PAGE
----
NOV 18: Foreign Exchange Markets: A General Overview and Structure of the Forex Market

by David Jenyns on November 18, 2006

In the beginning countries would trade with each other using the barter system. If one nation needed lumber but had cattle, they would trade one product for another. This was pure trading.

This type of economy has many limitations, but served mankind well for many centuries. However, nations quickly saw the benefit of having a system of exchange, and while some cultures used pretty rocks, or animal teeth, precious metals quickly became established methods of exchange. God and silver were the most popular. Initially gold and silver coins were used, and in fact the name of the British standard currency, the pound sterling, came from the Hasterling region where gold coins were made, and originally meant coins of the Hasterling’s. Up until World War I most nations had central banks that supported the value of their currencies and most used gold as the standard. Paper money was printed and it legally could be exchanged for gold but this did not often happen. Since it was rarely converted, some banks and so e nations believed they no longer needed to keep reserves of gold in their vaults, as the US once did with Fort Knox. Inflation then occurred.

Near the end of World War II a conference known as Bretton woods had many nations reach an agreement on a reserve currency system based on the US dollar. The World Bank and other organizations agreed, and a fixed exchange rate system was reached. The value of the dollar was fixed on a certain amount of gold, and other currencies were fixed on value to the dollar. Currency trading after this however has evolved and currencies have grown in value, and gone down in value, leading to fluctuation.

Today traders take advantage of the fluctuation in value among currencies through the forex or foreign currency markets. It is quite common to see a trader who suspects that the value of the Euro will go up against the yen or the dollar and follow the old axiom of “buy low and sell high.” On of the ways this is done is through margin trading.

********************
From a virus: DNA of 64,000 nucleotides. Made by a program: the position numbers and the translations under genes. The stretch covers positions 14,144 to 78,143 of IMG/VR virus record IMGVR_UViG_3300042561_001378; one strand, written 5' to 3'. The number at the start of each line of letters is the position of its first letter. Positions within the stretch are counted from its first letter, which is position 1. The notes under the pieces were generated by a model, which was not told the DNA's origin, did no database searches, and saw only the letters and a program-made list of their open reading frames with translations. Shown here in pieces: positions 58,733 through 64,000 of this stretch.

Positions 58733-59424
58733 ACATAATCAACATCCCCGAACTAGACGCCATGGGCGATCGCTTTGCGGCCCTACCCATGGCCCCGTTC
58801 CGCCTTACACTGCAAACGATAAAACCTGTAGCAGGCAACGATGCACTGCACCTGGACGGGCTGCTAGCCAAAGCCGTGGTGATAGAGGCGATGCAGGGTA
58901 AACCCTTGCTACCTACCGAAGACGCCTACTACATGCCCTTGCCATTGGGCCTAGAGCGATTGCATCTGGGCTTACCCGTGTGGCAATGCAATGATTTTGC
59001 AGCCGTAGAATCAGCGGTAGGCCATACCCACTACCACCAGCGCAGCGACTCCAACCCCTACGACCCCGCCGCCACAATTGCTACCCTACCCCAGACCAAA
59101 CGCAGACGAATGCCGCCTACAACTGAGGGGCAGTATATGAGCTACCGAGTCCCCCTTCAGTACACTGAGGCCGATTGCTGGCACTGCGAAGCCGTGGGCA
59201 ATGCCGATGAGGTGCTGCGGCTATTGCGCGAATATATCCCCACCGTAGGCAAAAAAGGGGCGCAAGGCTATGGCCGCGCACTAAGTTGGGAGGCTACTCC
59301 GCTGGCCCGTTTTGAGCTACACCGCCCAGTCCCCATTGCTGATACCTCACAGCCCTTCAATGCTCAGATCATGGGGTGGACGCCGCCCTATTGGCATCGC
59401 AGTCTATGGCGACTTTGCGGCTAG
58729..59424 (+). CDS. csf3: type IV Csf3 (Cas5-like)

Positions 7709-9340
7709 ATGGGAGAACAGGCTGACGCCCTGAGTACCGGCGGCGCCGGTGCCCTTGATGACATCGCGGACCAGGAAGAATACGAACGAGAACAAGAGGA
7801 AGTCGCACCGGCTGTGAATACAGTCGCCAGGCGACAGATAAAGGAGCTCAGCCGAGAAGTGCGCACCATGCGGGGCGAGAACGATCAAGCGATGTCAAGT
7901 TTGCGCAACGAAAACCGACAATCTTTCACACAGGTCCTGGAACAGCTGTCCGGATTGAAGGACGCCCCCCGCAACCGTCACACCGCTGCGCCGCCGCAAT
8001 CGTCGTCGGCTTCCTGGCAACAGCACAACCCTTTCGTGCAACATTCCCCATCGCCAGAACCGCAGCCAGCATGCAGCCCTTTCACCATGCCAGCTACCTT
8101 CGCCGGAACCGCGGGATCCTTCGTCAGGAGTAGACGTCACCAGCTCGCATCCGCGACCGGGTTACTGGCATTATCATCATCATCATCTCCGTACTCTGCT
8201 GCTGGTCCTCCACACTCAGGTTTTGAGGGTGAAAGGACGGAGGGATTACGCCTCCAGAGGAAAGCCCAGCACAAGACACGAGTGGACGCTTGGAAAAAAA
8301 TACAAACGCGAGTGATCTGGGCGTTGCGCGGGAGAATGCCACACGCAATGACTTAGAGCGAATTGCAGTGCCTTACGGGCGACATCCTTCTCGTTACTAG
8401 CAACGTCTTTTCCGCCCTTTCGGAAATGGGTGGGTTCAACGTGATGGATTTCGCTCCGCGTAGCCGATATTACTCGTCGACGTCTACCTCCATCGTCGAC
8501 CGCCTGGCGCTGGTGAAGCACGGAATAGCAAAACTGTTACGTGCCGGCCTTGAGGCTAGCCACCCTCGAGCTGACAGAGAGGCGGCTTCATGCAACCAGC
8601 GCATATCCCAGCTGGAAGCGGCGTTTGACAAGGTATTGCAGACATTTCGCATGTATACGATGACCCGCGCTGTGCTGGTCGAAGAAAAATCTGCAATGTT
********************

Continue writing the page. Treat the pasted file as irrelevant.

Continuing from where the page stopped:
With margin trading a trader doesn’t have to have all the money in an account that is being traded. If a trader has 10,000 and works with a one percent margin, he is able to trade $100,000 in currency. This adds great leverage to the trade and makes forex trading very attractive to many who are looking for a large and quick return on their investments. Forex traders are also attracted to the low costs associated with trading since most trades are without commission. The fact that there is a 24 hour trading cycle is also attractive to many. Traders have opportunities for large profit, but they also have risk inherent. An aggressive trader may experience profit and loss swings of up to 30% in a day. This can be 30% to the good, or to the bad, so forex trading requires education and courage as well as capital. However there are no daily limits and no restrictions on trading hours other than the weekend when markets are closed. For this reason there are always opportunities. Money will always be made.

Much of the forex trading that occurs however is not with individual investors or speculators. Many commercial organizations have currency exposures that are created due to import and export activities. This is reason enough for many to engage in forex trading. However, financial institutions remain the biggest players in the forex market. Banks, brokers, mutual funds and other major financial institutions are actively involved in forex trading.

Some nations in the past have complained about hedge funds and other large institutions involved in forex trading, saying that they have intentionally devalued their currencies to make quick profits. George Soros, the famous billionaire who is involved in politics, has been accused of this practice by the government of Indonesia. Whether it is true or not, and if true whether it should or should not be done is not for this article. However, when institutions control such large amounts of money, the chance of manipulation does exist. As long as foreign currency is traded, there will be such accusations. However, the forex market remains a way to achieve substantial financial gain.

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